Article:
A few days into their service (which was more-or-less payment for the help they were given in escaping the claws of slavery. Interestingly, back then they vowed to fight such practices everywhere. Salt was all it took to forget those promises), they got involved in the investigation of a string of nasty murders, in which the victims were all boiled down and stripped of their flesh. Initially, it seemed to be tied to a bunch of crazy cannibals that worshipped Urgathoa, Goddess of Undeath, Gluttony and Disease, living underneath the sewers of Katapesh (it was precisely during these investigation that Nidaros, the aforementioned priest the STC appointed into the Saltspit Metropolitan Council, got kidnapped and his arm and half his face chewed-off). At the climax of that particular plot, the party managed to escape the cultists (which was, as it is par for the course, chock-full of Temple of Doom references) through an underground river, but Valanar got left behind, because he was checking some relics in the inner quarters of the cultist’s High Priest.
Long story short: Valanar was almost eaten alive, but thanks to a mixture of clever answers, risky promises, and some lucky saves, he managed to talk out the High Priest, who eventually offered him a deal: His life –and, more importantly, immortal soul- in exchange of a host, a new body to occupy.
Now, the explanation the High Priest gave to Valanar was very cryptic and confusing, but it gave him just enough information to be able to do additional research on his own. As it turned out, none of that had anything to do with Urgathoa; the cult was merely a tool for a more obscure and convoluted plan involving none other than the Denizens of Leng, creatures hailing from a mysterious and terrifying realm that in the scant volumes that mention it seems to be suggested as the last remnant of a long-collapsed reality, prior even to the current Multiverse. As it seemed, the High Priest himself was one of such creatures, and for some reason it needed a new body.
Among the things Valanar eventually uncovered was the fact that, while rare and far apart, the Denizens of Leng did have a presence in Golarion, some of them hidden among the courts of the mighty, influencing the course of history with goals no one understood. Katapesh was not stranger to them, either, where apparently they dabbled in selective slave trade: for some unfathomable reason, they were particularly interested in specific kinds of people, which they traded for absurdly valuable rubies (or at least what everyone thought were rubies).
As he kept delving deeper and deeper into the mysteries of the Denizens, always making sure to keep it a secret from the rest of the party (who were convinced Valanar had defeated the creature back in the underground temple), Valanar began conducting occasional meeting with envoys from the High Priest, random individuals whose minds had been blanked out, mere puppets made of flesh and bone. Soon enough, he started to connect the dots and understand what was going on: The High Priest wasn’t working for anyone in particular, but for himself. As it happens, the Denizens of Leng were beings whose bodies were made of a malleable fleshy substance they can control at will –which is one of the reasons they are really ugly when “relaxed”-, but existing too long away from Leng –or regions of the Multiverse that are somehow connected to Leng- has detrimental effects on said bodies. So the High Priest, a Denizen himself, trapped in Golarion since time immemorial, had been working on means to fix that shortcoming; so far, stealing the flesh of certain individuals he had previously identified as useful had helped as a patch measure (which explained the strange murders and using the cultist as a cover), but he was getting close to a point where this could simply no longer sustain his physical form. And so he needed a host.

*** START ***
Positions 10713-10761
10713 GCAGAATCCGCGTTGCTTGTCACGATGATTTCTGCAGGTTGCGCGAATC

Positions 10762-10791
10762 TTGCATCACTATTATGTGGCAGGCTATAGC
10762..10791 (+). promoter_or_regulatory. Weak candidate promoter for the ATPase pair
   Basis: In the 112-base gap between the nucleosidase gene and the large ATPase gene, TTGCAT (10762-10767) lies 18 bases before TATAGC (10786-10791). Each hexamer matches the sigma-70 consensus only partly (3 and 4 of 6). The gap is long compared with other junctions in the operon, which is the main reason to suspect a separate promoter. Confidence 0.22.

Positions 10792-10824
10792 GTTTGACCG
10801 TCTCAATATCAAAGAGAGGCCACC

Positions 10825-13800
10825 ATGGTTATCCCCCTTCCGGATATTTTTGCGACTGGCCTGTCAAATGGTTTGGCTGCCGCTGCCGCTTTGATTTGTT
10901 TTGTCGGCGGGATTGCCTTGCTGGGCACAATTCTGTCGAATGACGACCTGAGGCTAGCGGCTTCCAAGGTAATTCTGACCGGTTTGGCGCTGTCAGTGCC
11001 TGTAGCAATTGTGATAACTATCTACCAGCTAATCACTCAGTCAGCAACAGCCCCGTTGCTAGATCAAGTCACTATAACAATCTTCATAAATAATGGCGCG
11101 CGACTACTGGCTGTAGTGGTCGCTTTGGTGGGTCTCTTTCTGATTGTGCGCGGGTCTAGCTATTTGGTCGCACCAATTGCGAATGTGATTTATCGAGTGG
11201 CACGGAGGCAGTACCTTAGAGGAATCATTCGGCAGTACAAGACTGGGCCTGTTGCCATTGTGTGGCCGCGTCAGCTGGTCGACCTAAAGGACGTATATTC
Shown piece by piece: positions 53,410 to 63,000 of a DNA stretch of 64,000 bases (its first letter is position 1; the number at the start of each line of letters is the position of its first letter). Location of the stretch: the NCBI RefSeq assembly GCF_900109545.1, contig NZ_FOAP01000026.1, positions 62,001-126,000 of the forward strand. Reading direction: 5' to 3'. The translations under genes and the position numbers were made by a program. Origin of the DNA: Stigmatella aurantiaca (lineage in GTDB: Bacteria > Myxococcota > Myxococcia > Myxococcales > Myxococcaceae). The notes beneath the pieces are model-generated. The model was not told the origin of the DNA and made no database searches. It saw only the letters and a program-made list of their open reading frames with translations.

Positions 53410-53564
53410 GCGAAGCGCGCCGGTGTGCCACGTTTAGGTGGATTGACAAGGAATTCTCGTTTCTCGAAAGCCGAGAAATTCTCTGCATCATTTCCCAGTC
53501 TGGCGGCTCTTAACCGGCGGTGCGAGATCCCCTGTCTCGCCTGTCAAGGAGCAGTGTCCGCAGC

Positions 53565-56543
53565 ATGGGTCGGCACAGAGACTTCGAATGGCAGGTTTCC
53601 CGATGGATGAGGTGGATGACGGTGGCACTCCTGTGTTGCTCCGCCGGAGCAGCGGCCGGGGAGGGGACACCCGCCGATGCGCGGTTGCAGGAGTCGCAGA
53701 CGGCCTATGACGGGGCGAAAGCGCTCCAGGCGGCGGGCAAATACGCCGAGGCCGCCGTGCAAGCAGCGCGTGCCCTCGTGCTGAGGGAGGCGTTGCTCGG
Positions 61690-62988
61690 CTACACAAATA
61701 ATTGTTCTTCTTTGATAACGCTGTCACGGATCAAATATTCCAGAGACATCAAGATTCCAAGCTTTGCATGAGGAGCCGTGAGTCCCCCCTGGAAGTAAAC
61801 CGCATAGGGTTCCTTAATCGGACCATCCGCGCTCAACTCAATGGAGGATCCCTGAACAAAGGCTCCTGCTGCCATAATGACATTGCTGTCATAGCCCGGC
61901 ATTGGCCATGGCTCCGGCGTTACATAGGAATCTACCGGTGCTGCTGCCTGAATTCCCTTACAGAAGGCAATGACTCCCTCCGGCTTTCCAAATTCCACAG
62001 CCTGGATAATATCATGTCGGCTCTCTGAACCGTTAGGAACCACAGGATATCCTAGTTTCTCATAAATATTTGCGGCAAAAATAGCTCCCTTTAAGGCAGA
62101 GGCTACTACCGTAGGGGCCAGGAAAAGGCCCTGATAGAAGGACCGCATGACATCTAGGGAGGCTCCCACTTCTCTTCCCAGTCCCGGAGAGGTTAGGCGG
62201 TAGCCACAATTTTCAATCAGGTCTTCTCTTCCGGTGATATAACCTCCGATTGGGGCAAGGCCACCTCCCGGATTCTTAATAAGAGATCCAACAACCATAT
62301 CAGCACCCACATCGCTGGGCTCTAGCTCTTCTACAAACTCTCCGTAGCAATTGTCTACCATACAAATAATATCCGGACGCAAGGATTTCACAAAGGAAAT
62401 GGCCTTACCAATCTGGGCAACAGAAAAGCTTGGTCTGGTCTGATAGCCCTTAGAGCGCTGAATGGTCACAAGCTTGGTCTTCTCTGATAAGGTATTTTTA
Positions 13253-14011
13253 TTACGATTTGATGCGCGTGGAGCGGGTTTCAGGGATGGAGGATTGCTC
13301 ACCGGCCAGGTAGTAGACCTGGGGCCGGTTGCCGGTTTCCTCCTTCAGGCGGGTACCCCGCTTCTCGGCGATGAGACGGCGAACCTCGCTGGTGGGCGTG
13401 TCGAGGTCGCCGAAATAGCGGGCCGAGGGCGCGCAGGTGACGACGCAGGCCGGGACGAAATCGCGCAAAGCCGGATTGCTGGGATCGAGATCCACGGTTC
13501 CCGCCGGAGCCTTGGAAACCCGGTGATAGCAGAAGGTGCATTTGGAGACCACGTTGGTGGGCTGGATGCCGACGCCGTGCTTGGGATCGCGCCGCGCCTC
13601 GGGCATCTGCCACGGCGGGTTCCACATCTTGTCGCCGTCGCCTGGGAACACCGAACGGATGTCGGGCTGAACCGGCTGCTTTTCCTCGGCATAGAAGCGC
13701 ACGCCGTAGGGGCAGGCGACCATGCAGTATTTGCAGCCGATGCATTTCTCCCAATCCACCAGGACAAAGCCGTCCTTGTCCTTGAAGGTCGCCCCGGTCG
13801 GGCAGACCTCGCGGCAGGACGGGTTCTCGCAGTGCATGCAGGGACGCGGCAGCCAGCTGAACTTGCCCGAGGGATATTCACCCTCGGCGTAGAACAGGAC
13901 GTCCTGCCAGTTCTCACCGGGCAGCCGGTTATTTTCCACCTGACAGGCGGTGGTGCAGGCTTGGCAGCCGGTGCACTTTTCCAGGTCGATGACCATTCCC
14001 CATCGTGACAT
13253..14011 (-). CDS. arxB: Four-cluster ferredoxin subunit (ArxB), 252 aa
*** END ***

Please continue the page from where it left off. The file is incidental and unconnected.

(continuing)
To this end, the High Priest had been dabbling in the creation of a perfect host capable of sustaining the twisted essence of a Denizen, one that would be able to sustain itself in Golarion without decomposing into sticky black jelly, something no other Denizen had been able to manage so far (and as Valanar found out during his investigations, there were many other Denizens interested in such a solution, but they were all too fragmented to work together). For this host to work out, however, it would have to be conceived through a natural process. The High Priest had been trying to implant the host into pregnant women kidnapped from the city above, but it all ended up in horrible miscarriages.
But now there was Valanar...
Oh, yes, the Denizens of Leng are creepy stuff indeed. I'm really anxious to see what kind of evil scheme Valanar appears to have concocted...
I also wonder whether the group will actually split up into two factions fighting each other. I guess not but it's nice to see that at least some characters still seem to have qualms as far as certain matters are concerned...